3 Ways to Convince Your Landlord to Let You Upgrade
Rentals are a business, and the point of a business is to make money. Landlords work in dollar signs, and motivation for decorating tends to be low on a priority list of upkeep--unfortunately for those of us interested in the aesthetics of things.
Procuring home décor upgrades paid for by your landlord is no easy feat, so facts and figures might help convince them of the worth of DIY projects you long to install. In the end, there will likely a compromise on who pays for what, or a flat out “no” will be the answer. So…
Beware of the costs involved and keep reminding yourself, this isn’t your house. Calculating your threshold of putting your own cash into someone else’s property is a tricky equation. Military families have a hard time with this because we know the importance of making a house feel like a home each move. But depending on the circumstances, living with something ugly for 18 months is much easier than three years. Is it worth to paint the bedroom walls on your own dime? For some people, yes, and others not so much.
Use these three tips to help persuade the owner to make the place better for you both.
1) Show them pictures.
These are easy to come by and very persuasive. It’s also proof you have what it takes to make good choices. If DIY is your thing, show them photos of previous projects, such as a paint job or homemade window coverings. If you don’t have pictures of rentals past, offer pictures of ideas you would like to try. For instance, a small brick paver patio in the back generally only helps a property look better and really can be done easily without much trouble.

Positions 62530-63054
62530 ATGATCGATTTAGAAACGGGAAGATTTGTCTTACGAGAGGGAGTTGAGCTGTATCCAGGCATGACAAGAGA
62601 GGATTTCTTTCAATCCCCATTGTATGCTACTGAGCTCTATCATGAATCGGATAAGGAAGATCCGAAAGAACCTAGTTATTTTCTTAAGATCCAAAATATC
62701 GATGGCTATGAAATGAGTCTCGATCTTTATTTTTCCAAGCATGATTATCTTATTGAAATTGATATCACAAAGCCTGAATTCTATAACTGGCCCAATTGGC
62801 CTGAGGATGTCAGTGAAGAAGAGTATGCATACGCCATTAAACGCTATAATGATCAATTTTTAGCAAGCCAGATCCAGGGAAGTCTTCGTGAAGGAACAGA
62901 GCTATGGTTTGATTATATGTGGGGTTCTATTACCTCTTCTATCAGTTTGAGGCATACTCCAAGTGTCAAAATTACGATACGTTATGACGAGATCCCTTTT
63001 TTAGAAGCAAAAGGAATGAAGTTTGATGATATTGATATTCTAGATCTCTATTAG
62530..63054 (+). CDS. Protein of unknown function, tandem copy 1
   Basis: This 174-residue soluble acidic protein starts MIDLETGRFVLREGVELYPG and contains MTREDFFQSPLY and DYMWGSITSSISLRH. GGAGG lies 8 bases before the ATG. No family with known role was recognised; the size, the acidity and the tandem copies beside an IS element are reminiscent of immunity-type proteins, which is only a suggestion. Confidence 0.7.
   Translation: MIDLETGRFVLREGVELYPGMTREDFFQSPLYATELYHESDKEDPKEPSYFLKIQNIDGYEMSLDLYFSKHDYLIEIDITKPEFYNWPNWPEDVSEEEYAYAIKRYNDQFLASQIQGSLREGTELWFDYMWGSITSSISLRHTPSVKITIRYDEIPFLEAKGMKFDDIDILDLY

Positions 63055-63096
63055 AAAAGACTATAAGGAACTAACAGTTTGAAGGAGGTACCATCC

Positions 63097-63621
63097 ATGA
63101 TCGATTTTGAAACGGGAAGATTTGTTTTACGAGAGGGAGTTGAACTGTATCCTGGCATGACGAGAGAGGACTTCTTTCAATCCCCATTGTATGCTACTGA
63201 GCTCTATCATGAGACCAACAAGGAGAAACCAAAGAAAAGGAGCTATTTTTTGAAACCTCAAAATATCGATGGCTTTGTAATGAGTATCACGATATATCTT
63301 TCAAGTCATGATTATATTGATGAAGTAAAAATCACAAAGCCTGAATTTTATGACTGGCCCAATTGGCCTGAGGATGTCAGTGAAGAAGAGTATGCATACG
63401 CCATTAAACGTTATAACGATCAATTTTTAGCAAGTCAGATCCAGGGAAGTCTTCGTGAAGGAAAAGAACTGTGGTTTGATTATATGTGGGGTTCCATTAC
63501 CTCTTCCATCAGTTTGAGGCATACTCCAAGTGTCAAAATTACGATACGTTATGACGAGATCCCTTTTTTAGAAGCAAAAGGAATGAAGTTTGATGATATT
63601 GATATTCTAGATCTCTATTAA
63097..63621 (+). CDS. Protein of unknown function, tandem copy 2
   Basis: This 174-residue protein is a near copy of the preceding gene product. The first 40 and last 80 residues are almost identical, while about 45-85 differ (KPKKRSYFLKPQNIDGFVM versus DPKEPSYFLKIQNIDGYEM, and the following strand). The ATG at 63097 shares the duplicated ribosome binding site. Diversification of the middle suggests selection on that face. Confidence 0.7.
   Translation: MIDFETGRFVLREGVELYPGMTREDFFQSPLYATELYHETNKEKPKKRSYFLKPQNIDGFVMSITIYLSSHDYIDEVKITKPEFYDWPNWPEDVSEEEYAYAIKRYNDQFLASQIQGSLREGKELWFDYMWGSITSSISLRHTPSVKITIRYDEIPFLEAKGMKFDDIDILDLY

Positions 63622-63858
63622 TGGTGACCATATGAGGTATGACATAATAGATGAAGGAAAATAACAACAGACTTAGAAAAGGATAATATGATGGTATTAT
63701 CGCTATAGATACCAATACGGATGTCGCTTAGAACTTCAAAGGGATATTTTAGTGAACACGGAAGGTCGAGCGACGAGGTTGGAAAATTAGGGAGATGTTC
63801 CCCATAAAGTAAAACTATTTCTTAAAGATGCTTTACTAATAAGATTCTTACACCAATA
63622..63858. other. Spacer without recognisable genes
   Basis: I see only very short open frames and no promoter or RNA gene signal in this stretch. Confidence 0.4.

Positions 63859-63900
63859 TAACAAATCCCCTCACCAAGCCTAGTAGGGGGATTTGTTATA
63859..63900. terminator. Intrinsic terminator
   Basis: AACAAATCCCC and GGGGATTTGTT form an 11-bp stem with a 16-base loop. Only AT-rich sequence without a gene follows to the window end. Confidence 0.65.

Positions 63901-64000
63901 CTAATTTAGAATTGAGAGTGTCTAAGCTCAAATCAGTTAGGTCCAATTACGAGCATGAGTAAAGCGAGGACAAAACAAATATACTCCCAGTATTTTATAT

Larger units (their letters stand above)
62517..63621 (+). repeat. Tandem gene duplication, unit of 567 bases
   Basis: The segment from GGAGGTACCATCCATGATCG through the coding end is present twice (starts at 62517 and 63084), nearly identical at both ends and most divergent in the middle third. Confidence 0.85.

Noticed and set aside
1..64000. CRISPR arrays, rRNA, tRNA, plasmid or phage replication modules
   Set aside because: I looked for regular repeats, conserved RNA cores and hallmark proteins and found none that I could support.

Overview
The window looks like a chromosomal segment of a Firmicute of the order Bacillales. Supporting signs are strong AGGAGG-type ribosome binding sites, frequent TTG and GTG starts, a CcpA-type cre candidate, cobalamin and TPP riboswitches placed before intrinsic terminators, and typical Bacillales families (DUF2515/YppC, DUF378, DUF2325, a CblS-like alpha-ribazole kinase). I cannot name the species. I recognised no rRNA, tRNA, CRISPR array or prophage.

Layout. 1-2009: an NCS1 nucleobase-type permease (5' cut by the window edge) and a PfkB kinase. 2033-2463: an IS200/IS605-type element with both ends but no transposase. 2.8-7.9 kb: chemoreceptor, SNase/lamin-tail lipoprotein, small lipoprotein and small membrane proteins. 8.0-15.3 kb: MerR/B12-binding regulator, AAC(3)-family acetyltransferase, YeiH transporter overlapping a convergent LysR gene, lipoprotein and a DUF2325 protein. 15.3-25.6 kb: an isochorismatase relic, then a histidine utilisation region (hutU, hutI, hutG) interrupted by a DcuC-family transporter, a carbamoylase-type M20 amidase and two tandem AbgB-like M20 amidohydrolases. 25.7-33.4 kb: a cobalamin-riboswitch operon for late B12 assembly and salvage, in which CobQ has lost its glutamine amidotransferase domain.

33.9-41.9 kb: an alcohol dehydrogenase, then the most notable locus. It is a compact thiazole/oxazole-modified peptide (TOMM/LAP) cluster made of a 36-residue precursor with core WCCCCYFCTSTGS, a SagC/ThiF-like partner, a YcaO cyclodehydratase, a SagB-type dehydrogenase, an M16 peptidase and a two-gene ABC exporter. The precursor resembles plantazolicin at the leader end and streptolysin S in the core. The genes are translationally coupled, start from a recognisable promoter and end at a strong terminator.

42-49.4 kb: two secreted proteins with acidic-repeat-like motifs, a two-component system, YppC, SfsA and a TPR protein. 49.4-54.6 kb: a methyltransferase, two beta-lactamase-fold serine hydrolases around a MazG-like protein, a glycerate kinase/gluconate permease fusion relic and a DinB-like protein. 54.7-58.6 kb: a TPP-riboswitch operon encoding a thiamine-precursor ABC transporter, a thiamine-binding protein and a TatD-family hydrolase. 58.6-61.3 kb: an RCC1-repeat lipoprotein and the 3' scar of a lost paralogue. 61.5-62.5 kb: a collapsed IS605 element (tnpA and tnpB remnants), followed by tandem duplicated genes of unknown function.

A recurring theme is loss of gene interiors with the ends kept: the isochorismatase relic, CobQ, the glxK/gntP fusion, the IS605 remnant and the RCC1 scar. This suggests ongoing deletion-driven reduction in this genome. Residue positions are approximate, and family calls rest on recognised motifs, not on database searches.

On the flip side, if you just cannot tolerate the condition of part of the house, snap a photo of the offense and firmly say, “I can’t live with this” and offer to handle the project yourself. This happened to us with a hands off, long distance landlord.
I could not tolerate for one moment longer the dated, peeling, and food-splattered wallpaper that surrounded the kitchen table. It was disgusting, and I kept imagining all of the previous families flinging food to and fro. Its removal was worth every moment of work and the $25.00 out of my pocket needed for white paint. The owner never said a thing, because it only helped her out. Frankly, any person with sight could see it had to be done.
2) Present research and preparation plans.
Gather blog posts and articles about resale value, the benefits of upgrades, and the importance of curb appeal. Showing the dollars and cents of the project will make it hard to turn it down, especially with free labor and supplies. A simple paint job on the front door can make a huge difference and offering paint chips for your chosen color will lessen hesitation. Also remind them if enough gets upgraded, it might be grounds for increasing the rent for the next tenants.
3) Convince with experience.
Time to drag out any professional or non-professional related home upgrade experience. Brag about your time as an interior designer’s assistant, the summers you spent building decks for your dad’s business, the classes you took to become a home stager or anything else home related. A lifetime of acquired handyman skills is also priceless to homeowners. Even proving you simply have an eye for design can be documented by previous landlords.
Here’s something to remember: if the upgrade process goes smoothly and the owner is happy, they might be willing to pay you for future projects they know should be done. If home projects make you happy, then getting paid for your kind of fun is a win-win for everyone involved. There’s a thought--getting paid to improve your house while renting!
It should go without saying, but it is necessary to get major improvements in writing either in your lease or through amendments later.
MilitarybyOwner offers many blogs and articles on how to personalize rental properties. Take a look at the Decorating Resources page for more information.